It’s Saturday, April 30th 2022, and masses of chamber music connoisseurs and fans have gathered in front of the O2 Universum hall in Prague. Everyone is tense, sensing that something spectacular would happen that night. Johan Sebastian Bach’s Goldberg Variations, one of the pillars of piano works worldwide… Originally written on commission for Count Hermann Karl von Keyserling, who, being tormented by chronic insomnia, desired some cheerful music to brighten his endless, sleepless nights. The first performer of this set was the young Johann Gottlieb Goldberg, the court cembalist and protégé of count von Keyserling. Who would’ve thought, watching his 1741 premiere, that this composition would go on to be one of the greatest challenges for the most talented pianists of the modern era?
The audience is fidgeting restlessly and people are wondering: is a performance of baroque chamber music well suited for the space of this multi-purpose arena, which usually hosts congresses, entertainment shows and sports events? And would they be able to concentrate on a composition that’s almost an hour long? Luckily, the answers to both questions turn out more than positive. True, bare concrete walls, steel support beams and exposed cables aren’t the perfect background for Bach – Lang Lang himself has stated that this was his first time playing the Goldberg Variations in a stadium.
Opera PLUS exclusive interview with Lang Lang
However, the organizers managed to utilize all the advantages of this setting. A solid sound system and cameras transmitting footage of the virtuoso’s hands and facial expressions to two massive screens made the listeners feel like they’re standing right next to the piano. If only there was a way to get rid off the hum of the ventilation system! During the quieter moments the audience sat frozen like statues – nobody wanted to risk moving and making the folding chairs creak.
Lang Lang gave an unusually focused performance. Every single tone had his full attention. Perfectly developed ornaments were paired with melodies seemingly sung by his hands. A massive dynamic range was used to differentiate the voices in polyphonic variations and to build contrast between separate variations. The tempos were chosen in such a way that the different variations led into each other perfectly and the work maintained a compact form.
It’s no revelation that Lang Lang can play technically demanding compositions at breakneck tempos without the tiniest mistake, while maintaining an air of grace and giving off the impressions that there’s nothing easier in the world. However, he fully proved his mastery during the slower parts, often played even slower than we’re used to, but thanks to his heartfelt performance he never once risked losing the audience’s attention.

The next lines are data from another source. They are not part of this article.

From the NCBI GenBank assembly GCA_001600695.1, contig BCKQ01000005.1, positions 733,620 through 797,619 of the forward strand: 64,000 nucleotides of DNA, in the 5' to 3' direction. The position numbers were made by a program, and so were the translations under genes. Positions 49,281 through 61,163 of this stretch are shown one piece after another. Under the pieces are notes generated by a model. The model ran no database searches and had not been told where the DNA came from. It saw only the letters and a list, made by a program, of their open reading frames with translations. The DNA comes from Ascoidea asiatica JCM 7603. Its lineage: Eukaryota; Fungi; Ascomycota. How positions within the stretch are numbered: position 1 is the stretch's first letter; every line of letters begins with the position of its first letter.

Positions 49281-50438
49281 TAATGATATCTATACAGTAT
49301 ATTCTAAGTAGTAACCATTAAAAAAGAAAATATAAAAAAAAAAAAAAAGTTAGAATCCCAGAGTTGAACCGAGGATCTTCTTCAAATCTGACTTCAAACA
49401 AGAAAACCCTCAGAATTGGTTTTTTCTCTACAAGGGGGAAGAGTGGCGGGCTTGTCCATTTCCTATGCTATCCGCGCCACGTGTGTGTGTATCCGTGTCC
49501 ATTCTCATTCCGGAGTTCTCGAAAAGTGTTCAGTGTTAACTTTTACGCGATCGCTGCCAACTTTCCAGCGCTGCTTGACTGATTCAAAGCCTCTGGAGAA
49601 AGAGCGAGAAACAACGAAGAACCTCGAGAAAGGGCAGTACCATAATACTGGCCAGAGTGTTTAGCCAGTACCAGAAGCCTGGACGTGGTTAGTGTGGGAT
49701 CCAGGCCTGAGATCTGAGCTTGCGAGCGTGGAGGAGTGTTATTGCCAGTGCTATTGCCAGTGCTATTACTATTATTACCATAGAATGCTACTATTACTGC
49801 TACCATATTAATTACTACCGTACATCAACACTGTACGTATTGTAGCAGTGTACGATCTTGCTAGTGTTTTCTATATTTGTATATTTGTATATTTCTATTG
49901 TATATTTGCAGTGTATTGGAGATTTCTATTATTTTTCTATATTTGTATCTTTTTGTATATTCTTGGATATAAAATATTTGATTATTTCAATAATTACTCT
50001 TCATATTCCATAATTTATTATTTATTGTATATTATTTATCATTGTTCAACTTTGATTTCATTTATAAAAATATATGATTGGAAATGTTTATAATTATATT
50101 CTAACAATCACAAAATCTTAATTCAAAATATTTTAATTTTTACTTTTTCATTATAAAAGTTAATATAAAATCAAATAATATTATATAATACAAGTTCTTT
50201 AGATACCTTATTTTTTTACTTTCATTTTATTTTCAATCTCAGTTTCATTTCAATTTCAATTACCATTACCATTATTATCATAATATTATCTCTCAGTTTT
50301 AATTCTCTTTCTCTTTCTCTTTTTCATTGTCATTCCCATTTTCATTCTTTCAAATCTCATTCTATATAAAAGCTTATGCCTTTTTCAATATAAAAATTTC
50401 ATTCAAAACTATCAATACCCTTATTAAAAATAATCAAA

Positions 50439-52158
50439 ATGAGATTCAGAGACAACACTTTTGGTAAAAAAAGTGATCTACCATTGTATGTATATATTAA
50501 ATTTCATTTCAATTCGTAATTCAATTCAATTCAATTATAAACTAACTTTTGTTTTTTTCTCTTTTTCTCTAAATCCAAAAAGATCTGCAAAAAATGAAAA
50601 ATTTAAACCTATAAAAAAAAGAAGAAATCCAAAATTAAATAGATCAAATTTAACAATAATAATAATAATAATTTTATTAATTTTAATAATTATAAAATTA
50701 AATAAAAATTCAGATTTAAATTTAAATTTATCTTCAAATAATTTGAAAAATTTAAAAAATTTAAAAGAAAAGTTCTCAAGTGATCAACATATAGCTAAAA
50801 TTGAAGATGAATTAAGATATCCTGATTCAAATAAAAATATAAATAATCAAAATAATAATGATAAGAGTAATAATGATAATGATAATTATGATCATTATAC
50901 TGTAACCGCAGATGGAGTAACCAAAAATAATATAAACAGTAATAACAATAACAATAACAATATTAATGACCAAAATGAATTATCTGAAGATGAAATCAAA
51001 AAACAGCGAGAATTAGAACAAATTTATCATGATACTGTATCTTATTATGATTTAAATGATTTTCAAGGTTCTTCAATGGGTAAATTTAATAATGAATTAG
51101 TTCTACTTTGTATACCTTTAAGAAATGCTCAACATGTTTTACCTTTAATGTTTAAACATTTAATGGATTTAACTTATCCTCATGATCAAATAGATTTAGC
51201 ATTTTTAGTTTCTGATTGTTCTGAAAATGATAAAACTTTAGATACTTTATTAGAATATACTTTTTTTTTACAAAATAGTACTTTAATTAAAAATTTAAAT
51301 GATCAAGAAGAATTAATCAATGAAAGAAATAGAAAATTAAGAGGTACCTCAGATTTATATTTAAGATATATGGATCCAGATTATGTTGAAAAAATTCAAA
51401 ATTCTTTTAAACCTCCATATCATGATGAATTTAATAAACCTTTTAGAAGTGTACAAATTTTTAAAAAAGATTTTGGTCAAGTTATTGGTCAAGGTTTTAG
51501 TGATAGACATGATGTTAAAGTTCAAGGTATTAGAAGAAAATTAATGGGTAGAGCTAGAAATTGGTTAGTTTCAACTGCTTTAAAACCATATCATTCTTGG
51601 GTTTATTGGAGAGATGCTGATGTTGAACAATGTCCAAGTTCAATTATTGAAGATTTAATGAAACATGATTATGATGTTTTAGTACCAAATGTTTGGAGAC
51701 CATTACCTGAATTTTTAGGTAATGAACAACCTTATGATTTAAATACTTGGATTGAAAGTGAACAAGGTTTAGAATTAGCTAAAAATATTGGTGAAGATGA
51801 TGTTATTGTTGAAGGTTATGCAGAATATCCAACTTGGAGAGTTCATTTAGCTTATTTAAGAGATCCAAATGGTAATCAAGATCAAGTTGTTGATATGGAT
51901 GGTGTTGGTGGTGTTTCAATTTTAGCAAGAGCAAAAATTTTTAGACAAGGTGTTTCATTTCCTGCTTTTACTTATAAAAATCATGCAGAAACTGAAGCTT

Johann Gottlieb Goldberg died of tuberculosis at the young age of 29. Sadly, he never had the chance to perform this piece at a more mature age. The Goldberg Variations are a challenge for a mature and advanced pianist, which the 39-year-old Lang Lang undoubtedly is. Technical perfection is expected, but Lang offered us a unique vantage point, a feeling of understanding and connection with the composition, and above all a deeply personal performance. His temperamental gestures and swinging arms, seen as vital parts of his playing style, have been reduced to a more moderate form, only showing up where it was appropriate by the work’s character. In his face we could see a spiritual connection and humility.
I would characterize Lang Lang’s take on the Goldberg Variations as exactly what one might imagine when hearing the term “historically informed performance”. A clear articulation, intelligent phrasing, exact development of ornaments and work with polyphony. The pianist is not shy to admit that he has for years discussed this piece with Andreas Staier, an expert on baroque music. On the other hand, he also fully took advantage of the capabilities of a modern piano. His pedal work most stood out in variation no. 29, where he achieved a grandiose sound while maintaining the purity of individual chords.
Apart from the Goldberg Variations we’ve also heard Robert Schumann’s Arabesque in C major, which preceded the variations. After the program ended, the excited audience’s standing ovations have earned them two encores – Chopin’s Grande valse brillante Es dur, Op. 18 and a fantasia on the theme of the Chinese folk song Mo Li Hua (“Jasmine Flower”), the melody of which is reminiscent of some songs from Puccini’s opera Turandot.
A sharp contrast to the cold concrete walls and just as cold expressions of the security guards was provided by the little Chinese girls in princess-like dresses, who during the encores couldn’t stand to stay on their chairs and moved to listen from the aisle right up under the podium. They looked about three and six years old. Both girls stayed perfectly silent, but their presence somewhat relaxed the up until then serious atmosphere. The pianist noticed them, and he ended up rewarding their interest in the music by sharing his bouquet of pink lilies with them. There’s a reason why Lang Lang is widely considered a philanthropist and a classical music popularizer. We can only hope he will return to our beautiful Prague sooner than in another eight years!
Lang Lang: Goldberg Variations
April 30th 2022, 19:00
Praha, O2 Universum hall
Robert Schumann: Arabesque in C major, op. 18
Johann Sebastian Bach: Goldberg Variations
Lang Lang – piano
For czech version click here.
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